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HISTORIC KANSAI : Higashiyama in Kyoto is the best place to greet a new millennium

By Junzo Tanaka
There are a number of matters such as the advent of a new millennium and the possibility of a Y2K glitch that bother many people as they prepare to say farewell to the year 1999 and greet the New Year. Some people say the best thing for them is to remain quiet at home. However, for those who still want to experience the year-end and the New Year in Japan, I suggest that they visit Higashiyama in Kyoto.
The word ""Kyoto"" was a common noun meaning a capital, but it became a proper noun since the capital called ""Heiankyo"" was established in the place bearing the name ""Kyoto"" in 794. (Kyoto was the Japanese capital until it was transferred to Tokyo in 1868.)
Since Kyoto is an ancient capital, it gives an auspicious atmosphere at year-end and New Year. Particularly, a stretch of Higashiyama is a popular area for devout worshipers who pray for safety in a transition from the departing year to the beginning of the year.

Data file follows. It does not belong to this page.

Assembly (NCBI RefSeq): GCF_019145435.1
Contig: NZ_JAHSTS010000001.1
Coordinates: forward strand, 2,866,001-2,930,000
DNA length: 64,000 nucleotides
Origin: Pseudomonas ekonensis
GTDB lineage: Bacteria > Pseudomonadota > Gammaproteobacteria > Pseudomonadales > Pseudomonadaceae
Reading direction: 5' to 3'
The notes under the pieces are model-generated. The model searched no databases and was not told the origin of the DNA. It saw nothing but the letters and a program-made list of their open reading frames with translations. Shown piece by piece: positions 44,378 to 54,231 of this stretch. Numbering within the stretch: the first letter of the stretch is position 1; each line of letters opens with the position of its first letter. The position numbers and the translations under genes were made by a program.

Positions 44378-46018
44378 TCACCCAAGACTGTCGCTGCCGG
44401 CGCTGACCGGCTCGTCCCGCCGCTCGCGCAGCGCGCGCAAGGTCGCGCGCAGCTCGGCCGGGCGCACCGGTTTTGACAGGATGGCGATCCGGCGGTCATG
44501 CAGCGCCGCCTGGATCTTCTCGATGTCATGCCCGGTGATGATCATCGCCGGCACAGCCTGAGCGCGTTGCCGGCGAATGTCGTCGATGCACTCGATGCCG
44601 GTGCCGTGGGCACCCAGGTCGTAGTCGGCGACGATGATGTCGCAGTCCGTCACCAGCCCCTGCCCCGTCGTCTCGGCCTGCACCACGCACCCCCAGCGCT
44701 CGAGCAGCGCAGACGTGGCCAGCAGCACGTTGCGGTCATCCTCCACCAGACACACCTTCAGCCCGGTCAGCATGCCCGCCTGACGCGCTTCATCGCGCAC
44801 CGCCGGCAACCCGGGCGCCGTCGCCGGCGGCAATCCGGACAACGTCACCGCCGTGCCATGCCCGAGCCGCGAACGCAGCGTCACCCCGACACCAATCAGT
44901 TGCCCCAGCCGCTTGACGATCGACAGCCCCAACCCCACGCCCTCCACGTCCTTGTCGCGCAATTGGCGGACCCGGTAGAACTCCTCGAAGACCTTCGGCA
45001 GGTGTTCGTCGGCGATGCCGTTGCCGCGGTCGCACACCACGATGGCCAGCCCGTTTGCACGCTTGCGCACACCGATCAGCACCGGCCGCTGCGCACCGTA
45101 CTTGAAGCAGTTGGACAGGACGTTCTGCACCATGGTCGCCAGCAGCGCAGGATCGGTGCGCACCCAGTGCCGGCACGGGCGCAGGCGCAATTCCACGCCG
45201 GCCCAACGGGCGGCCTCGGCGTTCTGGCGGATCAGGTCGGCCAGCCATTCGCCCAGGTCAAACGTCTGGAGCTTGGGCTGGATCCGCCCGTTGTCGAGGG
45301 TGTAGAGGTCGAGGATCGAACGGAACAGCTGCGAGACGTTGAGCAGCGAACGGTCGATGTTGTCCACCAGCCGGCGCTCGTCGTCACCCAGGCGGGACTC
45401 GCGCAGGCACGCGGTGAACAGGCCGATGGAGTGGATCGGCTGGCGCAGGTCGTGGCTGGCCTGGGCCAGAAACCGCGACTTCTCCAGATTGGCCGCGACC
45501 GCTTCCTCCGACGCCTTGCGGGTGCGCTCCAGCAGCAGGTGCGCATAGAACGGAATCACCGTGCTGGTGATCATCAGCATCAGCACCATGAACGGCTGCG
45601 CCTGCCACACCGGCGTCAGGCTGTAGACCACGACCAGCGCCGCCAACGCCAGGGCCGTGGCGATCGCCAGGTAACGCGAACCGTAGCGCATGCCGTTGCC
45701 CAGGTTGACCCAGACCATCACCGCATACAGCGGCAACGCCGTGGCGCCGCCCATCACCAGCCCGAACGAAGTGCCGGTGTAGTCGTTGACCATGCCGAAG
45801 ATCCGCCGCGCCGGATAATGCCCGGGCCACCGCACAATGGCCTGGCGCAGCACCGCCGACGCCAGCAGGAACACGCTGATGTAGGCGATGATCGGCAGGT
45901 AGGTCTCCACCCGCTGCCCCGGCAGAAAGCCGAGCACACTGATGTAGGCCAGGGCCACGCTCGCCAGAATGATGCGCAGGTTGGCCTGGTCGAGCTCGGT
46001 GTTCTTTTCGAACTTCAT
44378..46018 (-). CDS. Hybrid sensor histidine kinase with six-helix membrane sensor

My suggestion is Heian Shrine, which is in a section of Higashiyama. It is one of Kyoto's ""newer shrines"" built in 1895 on the occasion of the 1,100th anniversary of the establishment of Heiankyo. The shrine is a reconstruction to 5/8 scale of Daigoku-den Hall that was the core building for politics in ancient Japan. The shrine is a precious structure. The sprawling white sand ground and vermilion-lacquered shrine offer a pretty contrast, and are said to be as beautiful as ""Ryugujo"" (the Sea God's Palace), an imaginary seabed palace that appears in a Japanese folktale.
The hanging lanterns are lit in the shrine's long corridor on the New Year's Eve, conspicuously displaying the entire structure. Known as ""Manto"" (literally 10,000 lights), this event is designed to pray for the safety and health of people by lighting countless numbers of lanterns.
At the stroke of midnight, temples throughout Japan strike bells and their sound echoes far and wide to drive away the spirits that torment people. Time-honored temples that line the Higashiyama area also release the sound of bells all at once to embrace Heian Shrine. It would be a blessing if this solemnity leads us to forget our many worries.